MORGAN: Michael Mukasey, fascinating stuff. Thank you very much for coming in.

When we come back, more on the FBI agent, the shirtless photos. I'll ask his former assistant director John Miller what this all means.



MICHAEL HAYDEN, FORMER CIA DIRECTOR: With regard to the timing, I -- right. It's mysterious. I really don't have insight into it. It appears that the bureau was balancing the law enforcement process, the privacy of some individuals involved. Hanging out there is that requirement in law to keep the intelligence committees fully and currently informed about significant intelligence activities. (END VIDEO CLIP)

MORGAN: Former CIA director Michael Hayden talking to FOX News. So how serious is this scandal and should it have come to light sooner.

Joining me now is John Miller, a former assistant director of the FBI, a senior correspondent at the CBS News.

John, welcome. What do you make of this? Tell me about the relationship here in the scandal between the FBI and the CIA. Many people are saying what on earth is going on. FBI investigating some weird complaint from a woman about getting some dodgy e-mails. How has that led to a full-fledged investigation that brings down the CIA director?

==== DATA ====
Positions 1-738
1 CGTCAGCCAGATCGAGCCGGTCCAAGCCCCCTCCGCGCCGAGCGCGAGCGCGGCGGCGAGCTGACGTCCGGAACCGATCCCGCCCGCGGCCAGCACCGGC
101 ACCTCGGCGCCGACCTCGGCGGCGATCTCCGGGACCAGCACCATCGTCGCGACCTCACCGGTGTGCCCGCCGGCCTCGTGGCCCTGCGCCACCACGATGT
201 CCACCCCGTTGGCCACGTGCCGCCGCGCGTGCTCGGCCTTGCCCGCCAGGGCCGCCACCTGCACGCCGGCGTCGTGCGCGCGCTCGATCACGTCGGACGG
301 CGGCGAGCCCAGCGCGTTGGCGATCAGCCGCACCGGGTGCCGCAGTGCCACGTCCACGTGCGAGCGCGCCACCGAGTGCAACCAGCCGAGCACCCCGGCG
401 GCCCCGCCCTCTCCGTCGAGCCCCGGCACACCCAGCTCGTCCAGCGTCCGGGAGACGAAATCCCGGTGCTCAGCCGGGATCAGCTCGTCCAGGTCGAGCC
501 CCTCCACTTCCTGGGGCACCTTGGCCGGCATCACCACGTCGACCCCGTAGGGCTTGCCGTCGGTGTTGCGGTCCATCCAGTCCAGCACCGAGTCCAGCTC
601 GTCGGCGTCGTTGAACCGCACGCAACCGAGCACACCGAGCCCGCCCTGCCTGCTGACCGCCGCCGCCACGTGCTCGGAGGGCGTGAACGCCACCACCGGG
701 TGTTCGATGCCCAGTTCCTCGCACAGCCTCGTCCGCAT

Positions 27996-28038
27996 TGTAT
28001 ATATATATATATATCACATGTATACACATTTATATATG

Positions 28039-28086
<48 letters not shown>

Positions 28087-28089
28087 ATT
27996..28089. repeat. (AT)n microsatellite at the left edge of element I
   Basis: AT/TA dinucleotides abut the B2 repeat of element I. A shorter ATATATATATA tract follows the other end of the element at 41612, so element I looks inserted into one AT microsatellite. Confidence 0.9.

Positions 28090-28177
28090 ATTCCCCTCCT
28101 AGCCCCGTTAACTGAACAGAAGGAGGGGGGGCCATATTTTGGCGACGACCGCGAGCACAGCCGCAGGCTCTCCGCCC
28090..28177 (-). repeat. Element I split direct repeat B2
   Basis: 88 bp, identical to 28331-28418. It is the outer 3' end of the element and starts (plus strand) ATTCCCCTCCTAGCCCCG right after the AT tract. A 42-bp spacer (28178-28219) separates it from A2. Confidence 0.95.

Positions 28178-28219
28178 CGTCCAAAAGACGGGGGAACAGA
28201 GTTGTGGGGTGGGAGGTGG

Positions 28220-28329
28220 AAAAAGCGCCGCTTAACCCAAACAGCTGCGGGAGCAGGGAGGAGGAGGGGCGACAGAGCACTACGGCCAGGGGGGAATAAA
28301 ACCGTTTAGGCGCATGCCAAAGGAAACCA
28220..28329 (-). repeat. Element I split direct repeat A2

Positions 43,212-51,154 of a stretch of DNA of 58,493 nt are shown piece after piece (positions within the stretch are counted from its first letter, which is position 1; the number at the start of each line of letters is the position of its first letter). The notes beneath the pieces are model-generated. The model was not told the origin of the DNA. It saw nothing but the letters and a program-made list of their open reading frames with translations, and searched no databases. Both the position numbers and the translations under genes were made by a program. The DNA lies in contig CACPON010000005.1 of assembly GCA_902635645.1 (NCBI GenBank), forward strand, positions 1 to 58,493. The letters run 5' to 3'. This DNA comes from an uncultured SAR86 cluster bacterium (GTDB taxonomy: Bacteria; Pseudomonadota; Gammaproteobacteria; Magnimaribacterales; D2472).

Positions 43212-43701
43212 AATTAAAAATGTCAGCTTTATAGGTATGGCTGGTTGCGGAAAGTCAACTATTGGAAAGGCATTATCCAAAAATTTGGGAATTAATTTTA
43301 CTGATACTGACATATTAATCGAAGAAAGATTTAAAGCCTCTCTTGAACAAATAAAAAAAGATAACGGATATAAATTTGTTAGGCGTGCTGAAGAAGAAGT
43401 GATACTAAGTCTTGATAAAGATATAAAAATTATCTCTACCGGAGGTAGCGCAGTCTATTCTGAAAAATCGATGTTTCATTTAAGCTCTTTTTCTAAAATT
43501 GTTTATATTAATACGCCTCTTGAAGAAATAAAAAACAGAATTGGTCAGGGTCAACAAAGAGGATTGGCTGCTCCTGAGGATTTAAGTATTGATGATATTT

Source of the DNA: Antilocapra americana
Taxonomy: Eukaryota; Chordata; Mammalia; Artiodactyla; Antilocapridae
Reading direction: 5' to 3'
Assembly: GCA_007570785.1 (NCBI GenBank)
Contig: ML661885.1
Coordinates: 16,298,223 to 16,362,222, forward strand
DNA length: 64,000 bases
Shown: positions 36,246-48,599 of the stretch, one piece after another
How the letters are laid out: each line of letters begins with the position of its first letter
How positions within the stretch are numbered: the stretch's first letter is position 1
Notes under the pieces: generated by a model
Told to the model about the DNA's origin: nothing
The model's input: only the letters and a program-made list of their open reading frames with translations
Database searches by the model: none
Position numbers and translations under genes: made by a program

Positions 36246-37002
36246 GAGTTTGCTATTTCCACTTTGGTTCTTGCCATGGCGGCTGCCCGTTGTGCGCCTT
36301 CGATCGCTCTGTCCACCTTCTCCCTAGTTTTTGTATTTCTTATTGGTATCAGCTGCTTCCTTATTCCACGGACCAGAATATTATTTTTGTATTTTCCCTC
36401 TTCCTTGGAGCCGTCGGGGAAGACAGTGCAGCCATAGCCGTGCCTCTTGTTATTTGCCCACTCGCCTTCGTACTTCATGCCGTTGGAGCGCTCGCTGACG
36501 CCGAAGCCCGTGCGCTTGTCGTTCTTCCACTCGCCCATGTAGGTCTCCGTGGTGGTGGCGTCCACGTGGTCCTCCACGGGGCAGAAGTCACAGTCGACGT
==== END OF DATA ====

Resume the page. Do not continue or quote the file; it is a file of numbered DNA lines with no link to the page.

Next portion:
JOHN MILLER, FORMER ASSISTANT DIRECTOR, FBI: You couldn't have made this story up.

MORGAN: You really couldn't. Good.

MILLER: It doesn't start that way. I mean, it starts in the strangest way, because you have a woman who has these harassing e- mails, a couple of which mention David Petraeus, but they're not threatening to her, nor are they accusing anyone of having an affair. So she has these annoying e-mails but, you know, they mention things that are personal information about her that she finds disturbing so she goes to an FBI agent she knows and she says, can I get this investigated?